Green leader wins his partys firstever seat in Ontario legislature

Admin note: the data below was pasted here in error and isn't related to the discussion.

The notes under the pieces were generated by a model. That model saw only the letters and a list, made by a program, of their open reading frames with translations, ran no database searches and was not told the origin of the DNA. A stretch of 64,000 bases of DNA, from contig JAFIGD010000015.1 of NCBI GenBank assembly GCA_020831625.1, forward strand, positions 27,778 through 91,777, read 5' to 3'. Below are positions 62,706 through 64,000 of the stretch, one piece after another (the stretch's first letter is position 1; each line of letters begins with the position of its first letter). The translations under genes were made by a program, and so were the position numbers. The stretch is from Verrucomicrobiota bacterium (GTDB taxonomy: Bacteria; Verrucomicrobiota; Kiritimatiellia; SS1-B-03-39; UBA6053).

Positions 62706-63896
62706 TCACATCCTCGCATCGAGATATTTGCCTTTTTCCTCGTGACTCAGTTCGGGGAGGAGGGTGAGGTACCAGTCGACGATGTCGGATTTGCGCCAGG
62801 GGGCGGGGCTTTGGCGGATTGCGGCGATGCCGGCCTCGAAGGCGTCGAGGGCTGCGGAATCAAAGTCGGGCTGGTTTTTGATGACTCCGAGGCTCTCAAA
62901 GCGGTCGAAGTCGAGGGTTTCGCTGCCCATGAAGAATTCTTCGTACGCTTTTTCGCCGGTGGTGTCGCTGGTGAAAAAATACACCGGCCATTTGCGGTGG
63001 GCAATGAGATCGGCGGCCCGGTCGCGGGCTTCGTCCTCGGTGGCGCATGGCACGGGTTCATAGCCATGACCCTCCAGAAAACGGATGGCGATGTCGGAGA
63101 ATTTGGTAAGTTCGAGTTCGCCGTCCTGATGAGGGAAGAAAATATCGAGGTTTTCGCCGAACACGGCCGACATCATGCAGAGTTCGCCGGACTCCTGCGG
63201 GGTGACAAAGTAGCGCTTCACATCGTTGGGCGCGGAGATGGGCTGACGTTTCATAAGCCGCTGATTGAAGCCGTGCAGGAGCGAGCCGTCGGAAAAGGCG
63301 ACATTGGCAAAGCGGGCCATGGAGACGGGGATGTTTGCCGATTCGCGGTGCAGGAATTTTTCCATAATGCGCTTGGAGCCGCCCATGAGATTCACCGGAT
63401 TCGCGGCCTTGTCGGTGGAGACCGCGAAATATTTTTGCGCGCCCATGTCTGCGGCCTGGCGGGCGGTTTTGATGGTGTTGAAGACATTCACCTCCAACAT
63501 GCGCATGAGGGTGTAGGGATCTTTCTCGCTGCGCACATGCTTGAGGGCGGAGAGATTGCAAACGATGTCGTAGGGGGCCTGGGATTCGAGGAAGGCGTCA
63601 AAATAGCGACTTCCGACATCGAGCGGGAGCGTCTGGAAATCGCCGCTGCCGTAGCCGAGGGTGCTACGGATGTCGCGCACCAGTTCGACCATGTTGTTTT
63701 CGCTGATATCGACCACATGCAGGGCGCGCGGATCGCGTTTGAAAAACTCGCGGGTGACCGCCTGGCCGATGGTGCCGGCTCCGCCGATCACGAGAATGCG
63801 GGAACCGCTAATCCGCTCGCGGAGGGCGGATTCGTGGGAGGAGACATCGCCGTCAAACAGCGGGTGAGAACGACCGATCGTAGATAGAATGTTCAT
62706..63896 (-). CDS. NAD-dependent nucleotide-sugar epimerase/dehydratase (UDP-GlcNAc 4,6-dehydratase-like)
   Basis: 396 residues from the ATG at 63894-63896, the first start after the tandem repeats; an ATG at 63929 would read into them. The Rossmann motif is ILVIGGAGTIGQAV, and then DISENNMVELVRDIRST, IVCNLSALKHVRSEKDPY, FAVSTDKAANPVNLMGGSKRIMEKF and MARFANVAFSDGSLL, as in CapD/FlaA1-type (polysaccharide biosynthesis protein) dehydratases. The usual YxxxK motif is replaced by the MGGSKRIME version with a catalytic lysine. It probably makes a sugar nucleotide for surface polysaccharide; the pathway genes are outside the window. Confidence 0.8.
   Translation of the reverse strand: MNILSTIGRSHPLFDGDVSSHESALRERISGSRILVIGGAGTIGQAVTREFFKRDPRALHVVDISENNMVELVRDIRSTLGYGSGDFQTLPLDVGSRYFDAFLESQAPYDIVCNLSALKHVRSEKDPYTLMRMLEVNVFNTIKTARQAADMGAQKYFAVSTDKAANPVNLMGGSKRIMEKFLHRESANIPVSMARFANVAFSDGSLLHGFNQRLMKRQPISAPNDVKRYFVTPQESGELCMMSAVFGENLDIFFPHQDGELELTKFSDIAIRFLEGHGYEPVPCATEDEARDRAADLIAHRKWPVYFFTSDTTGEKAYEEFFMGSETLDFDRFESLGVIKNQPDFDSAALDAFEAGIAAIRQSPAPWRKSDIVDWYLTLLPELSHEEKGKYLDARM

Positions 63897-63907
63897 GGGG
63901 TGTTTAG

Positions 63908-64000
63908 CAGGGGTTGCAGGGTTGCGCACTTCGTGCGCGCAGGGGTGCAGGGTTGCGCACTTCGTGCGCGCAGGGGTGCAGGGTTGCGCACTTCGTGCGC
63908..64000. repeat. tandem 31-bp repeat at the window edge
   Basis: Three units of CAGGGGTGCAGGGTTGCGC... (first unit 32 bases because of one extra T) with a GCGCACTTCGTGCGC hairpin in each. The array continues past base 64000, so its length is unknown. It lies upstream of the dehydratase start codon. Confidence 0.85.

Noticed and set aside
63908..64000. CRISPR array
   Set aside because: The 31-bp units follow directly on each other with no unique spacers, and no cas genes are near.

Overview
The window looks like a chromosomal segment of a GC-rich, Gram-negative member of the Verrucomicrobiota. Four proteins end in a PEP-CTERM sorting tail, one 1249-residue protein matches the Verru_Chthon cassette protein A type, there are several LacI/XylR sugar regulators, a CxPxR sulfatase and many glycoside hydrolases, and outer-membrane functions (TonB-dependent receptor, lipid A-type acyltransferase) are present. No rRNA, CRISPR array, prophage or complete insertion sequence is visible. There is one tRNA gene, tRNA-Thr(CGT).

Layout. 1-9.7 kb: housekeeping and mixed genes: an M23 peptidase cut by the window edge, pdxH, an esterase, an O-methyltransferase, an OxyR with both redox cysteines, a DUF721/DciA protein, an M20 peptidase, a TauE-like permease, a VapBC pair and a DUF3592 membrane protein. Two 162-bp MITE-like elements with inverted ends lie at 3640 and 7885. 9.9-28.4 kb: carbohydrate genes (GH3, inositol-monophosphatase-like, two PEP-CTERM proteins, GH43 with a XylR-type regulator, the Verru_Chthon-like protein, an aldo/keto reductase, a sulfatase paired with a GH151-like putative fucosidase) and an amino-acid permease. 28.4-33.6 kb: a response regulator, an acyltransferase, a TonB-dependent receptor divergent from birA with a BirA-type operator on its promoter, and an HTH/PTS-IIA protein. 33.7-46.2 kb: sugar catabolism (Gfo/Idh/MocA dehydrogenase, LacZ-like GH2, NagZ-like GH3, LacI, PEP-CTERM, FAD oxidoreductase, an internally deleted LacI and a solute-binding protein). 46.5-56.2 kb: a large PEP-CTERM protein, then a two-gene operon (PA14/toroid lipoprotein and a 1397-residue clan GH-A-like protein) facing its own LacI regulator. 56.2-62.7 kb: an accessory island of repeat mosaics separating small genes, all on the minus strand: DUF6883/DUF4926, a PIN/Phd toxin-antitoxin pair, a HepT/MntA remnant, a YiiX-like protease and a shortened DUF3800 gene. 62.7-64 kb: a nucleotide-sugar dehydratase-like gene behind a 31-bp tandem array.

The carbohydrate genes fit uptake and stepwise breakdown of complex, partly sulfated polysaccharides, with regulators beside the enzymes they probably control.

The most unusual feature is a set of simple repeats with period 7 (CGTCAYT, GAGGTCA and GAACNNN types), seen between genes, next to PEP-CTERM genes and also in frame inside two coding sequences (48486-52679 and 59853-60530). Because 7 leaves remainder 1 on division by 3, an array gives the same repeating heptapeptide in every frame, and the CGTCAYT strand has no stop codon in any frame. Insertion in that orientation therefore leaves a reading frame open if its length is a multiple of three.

first_imgTORONTO – A speck of green appeared on a map otherwise dominated by orange and blue Thursday night as Mike Schreiner made history by winning his Green party’s first-ever seat in the Ontario legislature.The American-born politician handily won in his Guelph riding with 45 per cent of the vote, ushering in what he hopes is a new era for his party.“If we look at the success of Green parties in other provinces, it always starts with one leader being elected,” he said, pointing to British Columbia and Prince Edward Island as examples.“When people see elected Greens in action, they see that we do politics differently …they want to elect more Greens.”In the 2014 election, Schreiner, who’s led the provincial Greens since 2009, finished third, just 1.5 percentage points behind the Progressive Conservative candidate, who was not running this time, and ahead of the NDP.The incumbent, prominent Liberal Liz Sandals, also did not run.While Schreiner has won this initial fight, he noted that he may face an uphill battle for the next four years as he contends with a Progressive Conservative majority government that has vowed to eliminate Ontario’s cap-and-trade system.In his victory speech in Guelph, Schreiner had a message for Doug Ford: “You believed that climate change was real, and people were causing it,” he told supporters. “And so you better listen to the Green MPP from Guelph about how we solve the climate crisis.”Asked what he’d say if Ford does indeed come calling, Schreiner laughed.“Well first of all, I’m going to talk about just how important it is to embrace the clean economy,” he said. “I think Guelph is leading in that and I want my community to continue in job creation in a clean economy — that’s where growth is globally.”He noted that Guelph will be his priority once he gets to Toronto — his former home.Schreiner was born and raised in a farm in Kansas, but he moved north in 1994 to Canada when his wife became a professor at the University of Toronto. He moved to Guelph a few years ago after working in the southwestern Ontario city for years.“This is literally people-powered change,” he said following his win. “We’ve had over 500 volunteers working on this campaign. They’re just passionate, they’re committed and they want to create a more liveable future for our children and grandchildren.”last_img read more